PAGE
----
The U.S. Forest Service released a draft analysis of the possible impacts of reopening and expanding a 100-year-old, open pit gold and antimony mine in the headwaters of the South Fork Salmon River.
Midas Gold Corp., a British Columbia, Canada company with an Idaho affiliate, is proposing to reopen, expand and eventually restore the historic Stibnite Mining District east of McCall and in the shadow of the Frank Church River of No Return Wilderness Area. The company estimates it can recover as much as 4 million to 5 million ounces of gold, 6 million to 7 million ounces of silver, and 100 million to 200 million pounds of antimony. The mine would employ as many as 500 people and create other jobs in the region during its proposed 20-year lifespan.
“We have identified an opportunity to responsibly redevelop and restore a brownfields site that was essentially abandoned after more than a century of mining activity. In the process, we will invest over a billion dollars in Idaho and bring hundreds of family-wage jobs to our rural communities,” said Laurel Sayer, CEO of Midas Gold Idaho.
But according to critics, which include the Nez Perce Tribe, the mine and it’s three open pits would threaten some of Idaho’s most important wild salmon and steelhead spawning habitat and carry other environmental baggage as well. As much as 17 miles of new roads could be built across parts of three inventoried roadless areas under the proposal. The roads would eventually be obliterated.
The Payette National Forest, which oversees much of the land where the mining would occur, is taking public comments for the next 60 days on the draft environmental impact statement. The document that was released Friday is about 6,000 pages long and includes several alternatives.
Mining at Stibnite dates back to at least the 1930s, and the site was active during World War II, before modern environmental standards were adopted. Other mining companies left behind a legacy of toxic pollution and damage which includes an open pit that the East Fork of the South Fork of the Salmon River flows into. Threatened chinook salmon, steelhead and bull trout are not able pass above the pit to access spawning grounds.
Midas Gold and Midas Gold Idaho, which acquired mining rights to the property about a decade ago, are proposing to remine old tailings piles and open pits there and to mine areas that have not previously been disturbed. The company says it will use some of the profits to mitigate problems left by previous mining and that it will ultimately leave the site in better condition.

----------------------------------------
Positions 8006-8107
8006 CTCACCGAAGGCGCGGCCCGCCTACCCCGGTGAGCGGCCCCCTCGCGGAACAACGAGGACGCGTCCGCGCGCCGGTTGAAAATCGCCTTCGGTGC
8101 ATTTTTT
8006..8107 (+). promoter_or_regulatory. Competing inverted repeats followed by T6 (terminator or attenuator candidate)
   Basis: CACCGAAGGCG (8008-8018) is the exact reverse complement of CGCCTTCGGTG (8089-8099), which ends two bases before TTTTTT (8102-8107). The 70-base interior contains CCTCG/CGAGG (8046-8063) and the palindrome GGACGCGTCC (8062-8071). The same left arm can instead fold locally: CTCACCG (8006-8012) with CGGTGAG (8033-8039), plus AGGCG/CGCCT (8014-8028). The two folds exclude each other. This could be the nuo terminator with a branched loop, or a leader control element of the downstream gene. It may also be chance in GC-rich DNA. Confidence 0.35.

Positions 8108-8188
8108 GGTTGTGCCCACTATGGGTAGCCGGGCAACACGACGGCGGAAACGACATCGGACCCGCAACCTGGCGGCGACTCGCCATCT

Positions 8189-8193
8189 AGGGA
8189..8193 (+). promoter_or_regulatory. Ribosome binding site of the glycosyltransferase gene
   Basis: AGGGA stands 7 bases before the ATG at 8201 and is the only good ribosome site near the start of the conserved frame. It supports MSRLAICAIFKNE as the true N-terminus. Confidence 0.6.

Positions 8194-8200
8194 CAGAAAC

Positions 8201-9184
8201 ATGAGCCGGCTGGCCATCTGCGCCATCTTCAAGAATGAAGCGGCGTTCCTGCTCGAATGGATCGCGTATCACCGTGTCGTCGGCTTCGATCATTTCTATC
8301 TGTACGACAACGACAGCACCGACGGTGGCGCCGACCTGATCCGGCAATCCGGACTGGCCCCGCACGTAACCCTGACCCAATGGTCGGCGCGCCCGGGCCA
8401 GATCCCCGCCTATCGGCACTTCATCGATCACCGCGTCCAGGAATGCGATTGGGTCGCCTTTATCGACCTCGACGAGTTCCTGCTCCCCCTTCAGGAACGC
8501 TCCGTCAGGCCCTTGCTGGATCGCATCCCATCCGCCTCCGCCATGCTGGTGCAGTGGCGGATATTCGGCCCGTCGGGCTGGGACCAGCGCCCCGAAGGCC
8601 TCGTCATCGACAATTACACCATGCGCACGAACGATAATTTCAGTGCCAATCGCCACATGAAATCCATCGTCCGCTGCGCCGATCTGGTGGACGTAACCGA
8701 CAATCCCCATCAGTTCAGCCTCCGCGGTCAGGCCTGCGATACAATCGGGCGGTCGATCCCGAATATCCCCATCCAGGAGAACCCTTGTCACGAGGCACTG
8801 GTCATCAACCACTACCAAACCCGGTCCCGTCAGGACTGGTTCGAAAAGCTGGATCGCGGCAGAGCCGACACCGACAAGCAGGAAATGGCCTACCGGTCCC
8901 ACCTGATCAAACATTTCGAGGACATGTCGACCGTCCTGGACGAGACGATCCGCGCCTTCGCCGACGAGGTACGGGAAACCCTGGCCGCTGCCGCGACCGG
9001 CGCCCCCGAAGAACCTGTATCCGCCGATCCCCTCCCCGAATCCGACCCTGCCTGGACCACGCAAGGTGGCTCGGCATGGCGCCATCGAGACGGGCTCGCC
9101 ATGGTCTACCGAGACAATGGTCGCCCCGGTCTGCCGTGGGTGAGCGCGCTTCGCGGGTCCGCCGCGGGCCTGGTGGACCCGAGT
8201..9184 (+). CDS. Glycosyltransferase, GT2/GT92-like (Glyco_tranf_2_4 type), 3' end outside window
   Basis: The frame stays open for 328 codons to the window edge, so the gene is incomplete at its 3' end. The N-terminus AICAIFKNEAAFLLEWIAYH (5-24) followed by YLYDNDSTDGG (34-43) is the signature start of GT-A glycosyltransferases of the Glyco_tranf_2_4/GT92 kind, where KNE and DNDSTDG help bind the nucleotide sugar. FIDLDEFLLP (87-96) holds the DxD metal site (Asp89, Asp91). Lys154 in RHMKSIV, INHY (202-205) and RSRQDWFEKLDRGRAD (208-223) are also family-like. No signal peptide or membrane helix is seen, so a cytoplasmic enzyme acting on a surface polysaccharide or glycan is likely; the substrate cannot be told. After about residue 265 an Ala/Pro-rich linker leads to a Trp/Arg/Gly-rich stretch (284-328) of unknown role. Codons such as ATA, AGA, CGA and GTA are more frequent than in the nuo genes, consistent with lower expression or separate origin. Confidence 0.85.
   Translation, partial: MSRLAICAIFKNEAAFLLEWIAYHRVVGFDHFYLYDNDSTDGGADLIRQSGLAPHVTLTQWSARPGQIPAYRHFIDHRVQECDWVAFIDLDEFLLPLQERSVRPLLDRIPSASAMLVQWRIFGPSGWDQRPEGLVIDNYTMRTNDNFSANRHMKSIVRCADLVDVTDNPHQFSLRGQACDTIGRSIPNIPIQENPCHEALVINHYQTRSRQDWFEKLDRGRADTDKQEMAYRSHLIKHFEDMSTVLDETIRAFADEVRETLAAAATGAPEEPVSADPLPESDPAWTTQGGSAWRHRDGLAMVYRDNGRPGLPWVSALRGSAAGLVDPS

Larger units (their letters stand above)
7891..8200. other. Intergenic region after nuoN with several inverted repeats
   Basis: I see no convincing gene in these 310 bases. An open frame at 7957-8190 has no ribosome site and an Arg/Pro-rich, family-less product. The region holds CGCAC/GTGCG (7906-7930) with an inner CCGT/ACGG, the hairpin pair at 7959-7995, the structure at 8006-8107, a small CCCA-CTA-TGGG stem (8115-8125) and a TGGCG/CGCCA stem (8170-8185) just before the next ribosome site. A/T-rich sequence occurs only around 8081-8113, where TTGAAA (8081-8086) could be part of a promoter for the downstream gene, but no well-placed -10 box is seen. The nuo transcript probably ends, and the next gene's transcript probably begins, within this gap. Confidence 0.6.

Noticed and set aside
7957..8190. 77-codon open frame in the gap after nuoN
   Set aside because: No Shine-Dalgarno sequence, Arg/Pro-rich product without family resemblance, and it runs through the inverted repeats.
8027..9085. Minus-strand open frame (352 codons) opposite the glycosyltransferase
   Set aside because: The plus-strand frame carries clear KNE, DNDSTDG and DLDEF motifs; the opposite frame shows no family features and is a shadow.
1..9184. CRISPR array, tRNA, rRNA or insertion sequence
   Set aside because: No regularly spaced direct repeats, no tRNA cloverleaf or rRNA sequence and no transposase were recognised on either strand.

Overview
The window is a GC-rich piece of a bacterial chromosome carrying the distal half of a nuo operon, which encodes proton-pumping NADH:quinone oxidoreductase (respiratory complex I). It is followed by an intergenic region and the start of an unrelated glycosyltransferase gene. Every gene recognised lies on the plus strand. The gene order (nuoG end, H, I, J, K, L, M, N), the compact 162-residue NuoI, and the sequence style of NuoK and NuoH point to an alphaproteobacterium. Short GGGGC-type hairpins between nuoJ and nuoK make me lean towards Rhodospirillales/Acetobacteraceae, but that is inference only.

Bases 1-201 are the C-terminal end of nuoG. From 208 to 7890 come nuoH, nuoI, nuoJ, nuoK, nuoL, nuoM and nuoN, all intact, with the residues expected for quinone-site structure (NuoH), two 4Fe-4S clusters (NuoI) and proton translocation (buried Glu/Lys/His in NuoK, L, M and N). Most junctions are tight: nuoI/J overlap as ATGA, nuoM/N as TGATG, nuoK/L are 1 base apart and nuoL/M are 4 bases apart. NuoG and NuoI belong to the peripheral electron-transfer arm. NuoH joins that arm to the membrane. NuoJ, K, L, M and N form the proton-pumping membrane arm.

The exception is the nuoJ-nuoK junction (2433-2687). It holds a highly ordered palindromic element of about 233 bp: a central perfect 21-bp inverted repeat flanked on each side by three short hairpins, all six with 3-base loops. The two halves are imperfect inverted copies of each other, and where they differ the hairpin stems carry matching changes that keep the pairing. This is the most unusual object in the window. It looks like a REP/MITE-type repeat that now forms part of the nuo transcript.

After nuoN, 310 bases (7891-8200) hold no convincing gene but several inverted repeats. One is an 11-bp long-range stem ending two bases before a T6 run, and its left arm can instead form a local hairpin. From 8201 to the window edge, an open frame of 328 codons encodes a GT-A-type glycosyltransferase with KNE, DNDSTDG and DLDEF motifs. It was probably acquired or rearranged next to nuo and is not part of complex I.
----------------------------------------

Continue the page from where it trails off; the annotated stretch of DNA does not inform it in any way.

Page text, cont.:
For example, the company proposes to improve fish habitat by diverting the river the East Fork of the South Fork Salmon River around the Yellow Pine Pit and through a tunnel during the work that fish could use to reach upstream spawning habitat for the first time in 80 years. When mining concludes, the Yellow Pine Pit would be largely filled in, the tunnel deactivated and the river restored to a natural gradient. Two other open pits would remain at the site and become lakes hundreds of feet deep after mining concludes.
The company is also proposing to fix sedimentation problems and remove tailings and other waste that contribute to serious water quality problems there.
But people like John Robison of the Idaho Conservation League say the proposed mining of areas not previously disturbed and the associated pollution would swamp any restoration of old problems.
“Trying to more safely store some toxic mining material by removing it is one thing, but they are placing it in a pristine draw and adding several million tons of toxic mining waste they are generating. It really undermines their restoration pitch,” he said. “At the end of the day, this is really an old school, open pit cyanide vat leach mining project in an extremely sensitive location.”
Because of the length and complexity of the draft document, the Idaho Conservation League is asking that the public comment period be extended to 120 days.
The Nez Perce Tribe is opposed to the project and says the mine threatens important salmon and steelhead habitat downstream of the mine. The tribe is suing the company under the Clean Water Act, claiming it is discharging water polluted with arsenic, cyanide, mercury and other heavy metals without the proper federal permits. The company doesn’t dispute the pollution, but said it has been occurring for decades and long before it acquired the property, and that some of those problems will be fixed if its proposal is approved.
The tribe has reserved rights, enumerated in its 1855 Treaty with the federal government, to harvest fish in the area. It also spends about $2.8 million per year in fish restoration activities in the South Fork of the Salmon River drainage, and its members continue to fish there.
“The Nez Perce Tribe is resolute in opposing the proposed Stibnite Mine Project,” said Shannon F. Wheeler, chairman of the Nez Perce Tribe Executive Committe. “The Tribe will perform a thorough review of the Draft Environmental Impact Statement, submit comments, and continue to consult with the Forest Service and other federal agencies reviewing the Project. The Tribe expects the United States to uphold its treaty obligations and reject this destructive gold mining proposal because it will clearly result in significant, enduring, and irreparable harm to the Tribe’s treaty rights and resources.”
The draft EIS can be viewed at https://bit.ly/33YL3XI.
Barker may be contacted at email@example.com or at (208) 848-2273. Follow him on Twitter @ezebarker.